Looking for attention: Attn takes out Hollywood sign for its Facebook news show

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Attn's billboard on Sunset Boulevard promotes its new Watch show.
Attn's billboard on Sunset Boulevard promotes its new Watch show.

New-media startup Attn just put up a billboard on Sunset Boulevard to get the word out about the new show it is making with Facebook. Somebody had to do it, and it wasn't likely to be Facebook.

This summer, Attn forged a partnership with Facebook to create the show "Undivided," joining CNN, Fox News, ABC, Insider, NowThis and others developing digital news programs for Faceook's Watch streaming video hub. It's not unusual that a media company would market its own Watch show, but the billboard is the first to promote one of the new news programs. The billboard also illustrates how much media companies hope to reap from appearing on Watch.

"We want to be looked upon as a brand that can play with the big boys," says Brad Haugen, president of Attn. "Sunset Boulevard is right up there with Times Square, and now we are right up there with a billboard alongside Netflix and Amazon."

Facebook is also trying to boost the signal for the shows, but mostly on its own platform and not through outside media buys. It places promoted posts for Watch series in users' News Feeds. and appears to be favoring Watch shows in its algorithm that determines unpaid appearances in the Feed as well, according to people familiar with the strategy.

Facebook declined to comment for this article.

Watch shows generate two to three times as many views as videos on Facebook that aren't part of the hub, an executive at a Facebook publishing partner says. "It seems like Facebook really believes in the project," the executive says. "And we embraced Watch, too. When we saw that performance difference, we knew we should be doing more of that."

But promoting Watch shows off the platform, even when Facebook helps underwrite the programming, remains mostly up to publishers.

On Friday, the billboard made its debut. Haugen would not say how much it cost, only that prices in that area can reach $100,000 and more. The sign will be up for a few weeks, Haugen says, and it promotes the weekly news program "Undivided," featuring internet-famous talent such as Trae Crowder, Hannah Stocking and Juanpa Zurita. "Undivided" debuted in July and now has 86,000 followers on its channel.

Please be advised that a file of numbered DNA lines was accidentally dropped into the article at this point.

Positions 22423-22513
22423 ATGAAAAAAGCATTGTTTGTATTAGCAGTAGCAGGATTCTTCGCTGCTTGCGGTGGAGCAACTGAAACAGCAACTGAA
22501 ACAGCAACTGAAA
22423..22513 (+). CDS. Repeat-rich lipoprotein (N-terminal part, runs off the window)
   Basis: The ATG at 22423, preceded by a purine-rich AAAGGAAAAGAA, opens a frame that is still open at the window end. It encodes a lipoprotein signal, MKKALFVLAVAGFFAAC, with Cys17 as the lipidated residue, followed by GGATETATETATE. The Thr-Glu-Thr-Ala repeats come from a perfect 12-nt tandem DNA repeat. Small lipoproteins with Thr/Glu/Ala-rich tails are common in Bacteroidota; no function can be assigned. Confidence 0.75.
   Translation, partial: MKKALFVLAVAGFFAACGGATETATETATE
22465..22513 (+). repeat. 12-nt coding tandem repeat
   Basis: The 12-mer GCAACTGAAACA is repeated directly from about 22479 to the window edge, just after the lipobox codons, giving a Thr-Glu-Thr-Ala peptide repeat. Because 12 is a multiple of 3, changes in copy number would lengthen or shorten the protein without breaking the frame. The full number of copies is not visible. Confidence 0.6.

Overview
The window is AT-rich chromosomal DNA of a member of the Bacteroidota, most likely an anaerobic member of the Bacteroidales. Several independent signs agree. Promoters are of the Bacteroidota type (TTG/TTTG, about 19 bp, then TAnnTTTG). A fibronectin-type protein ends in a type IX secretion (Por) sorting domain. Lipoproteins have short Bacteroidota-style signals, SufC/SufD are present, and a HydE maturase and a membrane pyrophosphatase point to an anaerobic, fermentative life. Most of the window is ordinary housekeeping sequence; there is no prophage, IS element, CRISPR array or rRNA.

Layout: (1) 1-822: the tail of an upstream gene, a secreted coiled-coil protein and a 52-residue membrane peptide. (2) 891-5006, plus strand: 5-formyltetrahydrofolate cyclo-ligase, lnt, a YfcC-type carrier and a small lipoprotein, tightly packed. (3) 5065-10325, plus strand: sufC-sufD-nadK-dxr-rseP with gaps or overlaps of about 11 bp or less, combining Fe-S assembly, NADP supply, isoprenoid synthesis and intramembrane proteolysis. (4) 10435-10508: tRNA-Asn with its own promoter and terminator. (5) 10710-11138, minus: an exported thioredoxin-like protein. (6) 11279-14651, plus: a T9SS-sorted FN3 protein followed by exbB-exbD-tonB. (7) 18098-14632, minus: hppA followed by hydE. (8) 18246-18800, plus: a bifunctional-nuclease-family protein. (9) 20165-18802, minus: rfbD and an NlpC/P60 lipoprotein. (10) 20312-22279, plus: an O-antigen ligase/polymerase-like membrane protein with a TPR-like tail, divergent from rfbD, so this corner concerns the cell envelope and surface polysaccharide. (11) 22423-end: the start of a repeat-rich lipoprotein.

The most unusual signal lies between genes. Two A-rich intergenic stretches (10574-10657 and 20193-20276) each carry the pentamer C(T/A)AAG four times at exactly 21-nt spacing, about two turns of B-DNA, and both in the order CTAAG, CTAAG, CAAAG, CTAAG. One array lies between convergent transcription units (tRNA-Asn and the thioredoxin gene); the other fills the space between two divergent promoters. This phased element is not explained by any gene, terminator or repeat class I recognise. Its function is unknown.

Attn paid for the billboard, although it had to get Facebook's approval to use the Watch brand in the message.

Facebook is still feeling its way through what type of shows work—reality, dating, sports, travel, lifestyle or scripted—and it has had some cultural breakthroughs like "Tom Vs. Time," a documentary-style series about Tom Brady. Facebook did run TV ads for that one; some media partners have griped that they haven't gotten the same splashy treatment.

Facebook developed the news section partly to boost more mainstream media sources that could serve as a counter to less-credible current events content prevalent on the platform—the Alex Jones wing.

Facebook paid news companies to produce the first batch of programs that started rolling out this summer. Media outlets are still signing on. The BBC recently announced that it has a program called "Cut Through the Noise" coming to Watch.

It's still uncertain how well Watch is doing. Facebook says 50 million people watch its shows for at least a minute every month in the U.S., but a recent survey from the research company the Diffusion Group said half of U.S. Facebook users have never heard of Watch. Also, only 6 percent are daily Watch viewers in the U.S., the survey claimed.

But because Facebook is so large, with more than 2 billion users worldwide, even a small sliver could amount to large audiences.

"Our show is starting to build audiences and it's had some success so far," Haugen says. "With the billboard, the message we want to send is to all our partners, not just Facebook, we believe in the content we make."

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